Revealing Disocclusions in Temporal View Synthesis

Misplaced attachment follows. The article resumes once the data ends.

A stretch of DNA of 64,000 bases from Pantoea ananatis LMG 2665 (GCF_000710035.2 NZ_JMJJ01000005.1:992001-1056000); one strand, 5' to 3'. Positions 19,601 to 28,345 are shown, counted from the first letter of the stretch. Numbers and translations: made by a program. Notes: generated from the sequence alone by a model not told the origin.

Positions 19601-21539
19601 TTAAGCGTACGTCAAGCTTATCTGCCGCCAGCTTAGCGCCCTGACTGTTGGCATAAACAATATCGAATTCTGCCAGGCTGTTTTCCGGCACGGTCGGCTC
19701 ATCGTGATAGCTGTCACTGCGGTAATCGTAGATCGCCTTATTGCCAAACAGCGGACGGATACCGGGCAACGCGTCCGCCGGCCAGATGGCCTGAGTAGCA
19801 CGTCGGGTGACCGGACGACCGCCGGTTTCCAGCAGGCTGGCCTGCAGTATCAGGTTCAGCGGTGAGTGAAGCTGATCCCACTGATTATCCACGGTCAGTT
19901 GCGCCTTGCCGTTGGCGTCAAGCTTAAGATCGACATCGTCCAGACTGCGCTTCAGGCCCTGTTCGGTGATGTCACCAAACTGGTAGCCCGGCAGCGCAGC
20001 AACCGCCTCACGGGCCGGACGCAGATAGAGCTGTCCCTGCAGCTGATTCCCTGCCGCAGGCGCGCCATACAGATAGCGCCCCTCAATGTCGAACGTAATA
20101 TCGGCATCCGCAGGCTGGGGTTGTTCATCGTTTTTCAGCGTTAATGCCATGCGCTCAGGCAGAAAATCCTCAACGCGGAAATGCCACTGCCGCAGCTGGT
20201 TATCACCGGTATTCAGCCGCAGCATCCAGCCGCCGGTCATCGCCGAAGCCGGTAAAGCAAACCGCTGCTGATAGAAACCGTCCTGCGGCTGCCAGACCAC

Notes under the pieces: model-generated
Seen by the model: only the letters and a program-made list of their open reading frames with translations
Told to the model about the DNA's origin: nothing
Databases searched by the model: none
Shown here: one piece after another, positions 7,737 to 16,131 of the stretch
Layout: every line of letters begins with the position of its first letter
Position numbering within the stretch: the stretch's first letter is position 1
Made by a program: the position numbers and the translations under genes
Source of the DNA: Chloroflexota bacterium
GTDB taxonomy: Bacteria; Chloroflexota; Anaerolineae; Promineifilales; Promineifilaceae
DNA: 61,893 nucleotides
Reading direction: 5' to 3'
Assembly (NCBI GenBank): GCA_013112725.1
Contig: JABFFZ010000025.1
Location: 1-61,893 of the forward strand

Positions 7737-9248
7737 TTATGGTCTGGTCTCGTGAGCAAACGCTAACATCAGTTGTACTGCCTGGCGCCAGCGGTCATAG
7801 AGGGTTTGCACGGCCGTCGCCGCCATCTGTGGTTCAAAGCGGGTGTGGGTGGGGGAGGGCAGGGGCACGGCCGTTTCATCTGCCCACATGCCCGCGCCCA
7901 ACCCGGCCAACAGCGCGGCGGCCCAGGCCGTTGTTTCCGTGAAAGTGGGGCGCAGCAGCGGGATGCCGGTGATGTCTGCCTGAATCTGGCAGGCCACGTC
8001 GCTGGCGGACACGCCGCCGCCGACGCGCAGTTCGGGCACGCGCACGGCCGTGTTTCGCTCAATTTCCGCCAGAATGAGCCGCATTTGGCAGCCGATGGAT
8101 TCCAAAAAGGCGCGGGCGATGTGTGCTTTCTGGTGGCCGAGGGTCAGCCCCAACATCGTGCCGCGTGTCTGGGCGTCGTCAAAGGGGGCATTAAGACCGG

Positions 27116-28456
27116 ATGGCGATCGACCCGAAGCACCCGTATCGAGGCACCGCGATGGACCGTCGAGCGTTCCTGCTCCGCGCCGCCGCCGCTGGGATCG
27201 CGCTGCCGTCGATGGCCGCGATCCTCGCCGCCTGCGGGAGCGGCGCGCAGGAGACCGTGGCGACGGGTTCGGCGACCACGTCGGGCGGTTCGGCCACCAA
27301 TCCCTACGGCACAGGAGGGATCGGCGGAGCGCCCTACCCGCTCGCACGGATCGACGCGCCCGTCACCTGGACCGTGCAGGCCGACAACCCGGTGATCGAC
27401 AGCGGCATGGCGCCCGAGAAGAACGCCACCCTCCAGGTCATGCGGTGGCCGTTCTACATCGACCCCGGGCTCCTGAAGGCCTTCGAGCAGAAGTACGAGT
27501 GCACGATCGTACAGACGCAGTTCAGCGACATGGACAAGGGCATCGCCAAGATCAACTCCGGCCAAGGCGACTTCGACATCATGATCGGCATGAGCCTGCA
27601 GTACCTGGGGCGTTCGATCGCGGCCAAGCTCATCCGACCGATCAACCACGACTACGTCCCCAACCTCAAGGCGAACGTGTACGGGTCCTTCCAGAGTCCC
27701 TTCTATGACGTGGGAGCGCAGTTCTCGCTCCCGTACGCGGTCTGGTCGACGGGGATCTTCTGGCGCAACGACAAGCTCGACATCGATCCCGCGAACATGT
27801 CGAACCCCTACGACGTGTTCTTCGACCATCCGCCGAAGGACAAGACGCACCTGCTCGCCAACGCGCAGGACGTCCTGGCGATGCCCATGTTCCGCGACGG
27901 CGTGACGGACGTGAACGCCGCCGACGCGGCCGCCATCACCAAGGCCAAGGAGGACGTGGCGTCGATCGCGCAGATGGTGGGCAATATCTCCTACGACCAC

We consider the problem of temporal view synthesis, where the goal is to predict a future video frame from the past frames using knowledge of the depth and relative camera motion. The problem has applications in frame rate upsampling for virtual reality and gaming in low compute devices. One of the major challenges in predicting the future frames is infilling the regions that get disoccluded or uncovered owing to the camera motion. In contrast to revealing the disoccluded regions through intensity based infilling, we study the idea of an infilling vector to infill by pointing to a non-disoccluded region in the synthesized view. To exploit the structure of disocclusions created by camera motion during their infilling, we rely on two important cues, temporal correlation of infilling directions and depth. We design a learning framework to predict the infilling vector by computing a temporal prior that reflects past infilling directions and a normalized depth map as input to the network. We conduct extensive experiments on a large scale dataset we build for evaluating temporal view synthesis in addition to the SceneNet RGB-D dataset. Our experiments demonstrate that our infilling vector prediction approach achieves superior quantitative and qualitative infilling performance compared to other approaches in literature. Finally, we also study infilling vector prediction and temporal view synthesis when the scene depth may not be available. We show that the estimated depth can be effectively used for frame warping and disocclusion infilling to predict the next frame.